I wish you all a Very Very Happy New Year and will now explain the object of this letter. It is simply a scheme proposed by Valeria, as a means of each of us hearing from the other without writing but one letter... when one of you receives this and has added what she cares to, she simply sends it on to the one next on the list until I receive it and then I shall send it on the round again... & will you please to just write on one side Of the sheet and paste or sew them as I have done and then mail in a roll as it will be easier to handle in that shape.

Isn't it strange how we are all scattered, just as (our Sunday School teacher) Mrs. Poinisett once told us we would be, but I for one didn't realize what changes a few years could make. You may wonder why Delina is not included in this but I couldn't get her adress, nor have I heard anything of her other than that she has a little son, her name now is Barnes.

My two babies are growing so fast I can hardly call them babies anymore and they are just as healthy as they can be in fact we all are.

Mrs. Pointsett is getting along as usual ... now girls don't you think it would be a nice idea to each of us send her a letter or a postal on her birthday ... she has done so much for us, let us do it. I will find out when it is and add it somewhere to this letter.

I remain as ever Your friend Sadie Wolfer Scholl.

Hubbard, Oregon

Jan 4, 08.


My dear friends,

I often think of all of you although have not seen you for a long time. Itdoesn't seem to me as I see the girls now around town they dont have thegood times we used to have.

Wouldent it be grand if we could all be together wonce more and have one of those good parties like we did at Mrs. Pointsetts old farm home.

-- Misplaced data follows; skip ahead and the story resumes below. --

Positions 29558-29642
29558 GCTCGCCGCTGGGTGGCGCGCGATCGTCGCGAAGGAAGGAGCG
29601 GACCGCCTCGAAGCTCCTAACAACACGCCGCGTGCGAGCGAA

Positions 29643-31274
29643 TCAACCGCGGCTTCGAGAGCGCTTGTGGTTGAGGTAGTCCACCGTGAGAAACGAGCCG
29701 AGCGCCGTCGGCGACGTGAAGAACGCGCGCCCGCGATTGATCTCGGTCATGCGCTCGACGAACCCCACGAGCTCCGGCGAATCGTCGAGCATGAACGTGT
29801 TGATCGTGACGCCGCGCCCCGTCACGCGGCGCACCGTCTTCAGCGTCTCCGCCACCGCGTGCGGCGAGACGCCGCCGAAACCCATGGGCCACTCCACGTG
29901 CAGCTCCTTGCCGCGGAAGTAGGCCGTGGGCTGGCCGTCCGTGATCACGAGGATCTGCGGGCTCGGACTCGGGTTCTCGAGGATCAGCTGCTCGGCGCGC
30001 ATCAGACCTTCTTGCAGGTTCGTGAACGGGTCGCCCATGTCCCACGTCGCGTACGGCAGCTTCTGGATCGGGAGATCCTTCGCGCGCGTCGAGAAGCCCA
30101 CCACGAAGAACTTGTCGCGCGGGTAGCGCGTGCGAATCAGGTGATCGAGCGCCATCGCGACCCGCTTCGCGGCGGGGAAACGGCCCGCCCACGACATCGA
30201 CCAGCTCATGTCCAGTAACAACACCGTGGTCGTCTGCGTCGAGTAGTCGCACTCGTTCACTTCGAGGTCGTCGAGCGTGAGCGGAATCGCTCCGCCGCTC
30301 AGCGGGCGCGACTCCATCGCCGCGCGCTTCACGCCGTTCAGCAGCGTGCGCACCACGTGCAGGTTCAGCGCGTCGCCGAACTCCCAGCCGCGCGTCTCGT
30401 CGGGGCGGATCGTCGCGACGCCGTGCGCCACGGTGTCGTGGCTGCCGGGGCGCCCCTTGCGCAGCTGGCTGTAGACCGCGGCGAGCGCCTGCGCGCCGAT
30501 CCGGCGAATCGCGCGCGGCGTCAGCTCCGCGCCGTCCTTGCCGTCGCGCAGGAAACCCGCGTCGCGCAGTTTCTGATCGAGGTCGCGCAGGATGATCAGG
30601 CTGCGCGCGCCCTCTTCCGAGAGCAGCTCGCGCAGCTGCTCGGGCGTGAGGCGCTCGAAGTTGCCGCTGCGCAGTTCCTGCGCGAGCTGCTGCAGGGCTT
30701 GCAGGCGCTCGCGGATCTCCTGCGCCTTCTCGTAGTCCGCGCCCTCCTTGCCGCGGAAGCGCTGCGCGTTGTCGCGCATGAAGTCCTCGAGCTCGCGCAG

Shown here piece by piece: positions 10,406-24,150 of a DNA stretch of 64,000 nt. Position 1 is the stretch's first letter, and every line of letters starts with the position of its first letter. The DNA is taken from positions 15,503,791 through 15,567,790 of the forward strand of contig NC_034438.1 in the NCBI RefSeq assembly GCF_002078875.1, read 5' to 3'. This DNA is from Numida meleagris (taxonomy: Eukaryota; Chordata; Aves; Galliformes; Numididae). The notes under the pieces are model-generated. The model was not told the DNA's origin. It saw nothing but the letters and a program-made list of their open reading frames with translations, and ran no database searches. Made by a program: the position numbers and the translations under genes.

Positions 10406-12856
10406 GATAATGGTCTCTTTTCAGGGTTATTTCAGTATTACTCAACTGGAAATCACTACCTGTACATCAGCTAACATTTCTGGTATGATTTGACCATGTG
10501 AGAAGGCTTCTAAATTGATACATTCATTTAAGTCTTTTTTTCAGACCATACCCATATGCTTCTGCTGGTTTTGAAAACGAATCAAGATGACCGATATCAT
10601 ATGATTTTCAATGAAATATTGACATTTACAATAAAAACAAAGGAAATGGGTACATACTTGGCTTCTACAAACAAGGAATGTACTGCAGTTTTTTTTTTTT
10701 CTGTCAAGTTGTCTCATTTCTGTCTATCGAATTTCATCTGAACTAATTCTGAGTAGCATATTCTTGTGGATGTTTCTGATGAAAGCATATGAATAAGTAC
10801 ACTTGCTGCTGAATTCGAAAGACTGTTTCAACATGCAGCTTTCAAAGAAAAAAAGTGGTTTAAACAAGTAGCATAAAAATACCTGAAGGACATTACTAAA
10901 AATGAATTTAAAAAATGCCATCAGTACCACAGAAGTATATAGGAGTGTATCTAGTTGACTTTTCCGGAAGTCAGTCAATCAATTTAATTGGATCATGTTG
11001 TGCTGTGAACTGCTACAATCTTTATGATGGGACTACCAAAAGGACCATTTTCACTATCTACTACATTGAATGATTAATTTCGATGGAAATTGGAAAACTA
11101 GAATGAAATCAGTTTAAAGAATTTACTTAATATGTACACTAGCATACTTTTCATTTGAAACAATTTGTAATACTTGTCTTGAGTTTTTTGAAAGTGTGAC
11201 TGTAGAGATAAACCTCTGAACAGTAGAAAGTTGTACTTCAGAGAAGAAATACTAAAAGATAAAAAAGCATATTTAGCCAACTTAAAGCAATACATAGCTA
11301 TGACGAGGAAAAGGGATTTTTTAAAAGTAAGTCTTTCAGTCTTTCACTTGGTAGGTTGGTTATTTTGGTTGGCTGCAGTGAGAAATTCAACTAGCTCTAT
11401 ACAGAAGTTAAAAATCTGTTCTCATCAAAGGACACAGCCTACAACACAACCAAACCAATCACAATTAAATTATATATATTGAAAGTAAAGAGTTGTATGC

My two babies are quite well, the oldest is all fun. I Remain as ever your friend.

Stella D. Kromling

P. S. Mrs. Pointsett's birthday May 23.

Silverton, Oregon.



Dear Friends,

I received the "Chain Letter" yesterday and I thought I would add a few lines and pass it right along.

I think the same as Stella. I don't believe the girls that are growing up do injoy themselves the way we girls use to. Didn't we have grand times?

I am very sorry that Delina never writes to any of her Schoolmates. I would be glad to hereftom her and I know the rest of you girls would injoy a letter two.

Sherwin & I are well and happy & I hope this will find all the girls happy & well I believe I have wrote my share and will close with my love to all & aHappy & Prosperous New Year.

Good Bye.

Ethel Taylor Shoales.

Portland, Oregon

Jan. 15-08.


Dear Friends:

Well I am the same old Marge and don't feel any older than when I was with you all.

I am working at stenography and my hours are from 9 to 5, and I most always have Saturday afternoons off. I studied millinery during the evening last year and now I make my own hats. I just loved the work I wish I could work at it all the time. I don't care for office work very much it is so confining. Instead of telling you about my babies and house I have to tell you about my work and myself. I guess I am the old maid all right. Sadie used to say she wondered who would be the first ones married out of the class. Well Val and I stuck it out until the last, now I am the only one.

Ethel said in her letter today to me for me not to get married until I get the right one, so this is leap year and I will have to see what I can do.

I have been to church this evening. They are holding special services at the 1st Presbyterian Church. I have been helping to sing in the Chorus. A young man from Seattle sang "Holy City" this evening. He has certainly got a grand voice. I do wish all of you girls could hear him.

Wishing you all a prosperous & happy New Year.

With lots of love to you all, Margaret

Seaside Ore.

March 7, 1908


My Dear Chums and old school mates,

Today is a lovely day the sun is shining clear and bright and it carries me back to school days when we had to hurry home from school to make flower gardens and how we used to gather on the old steps for a nice sun bath and tell our troubles one to the other.

Girls its true we had fine times I dont think there was any like them little did we think of the life that was before us but yet this life is what we make it.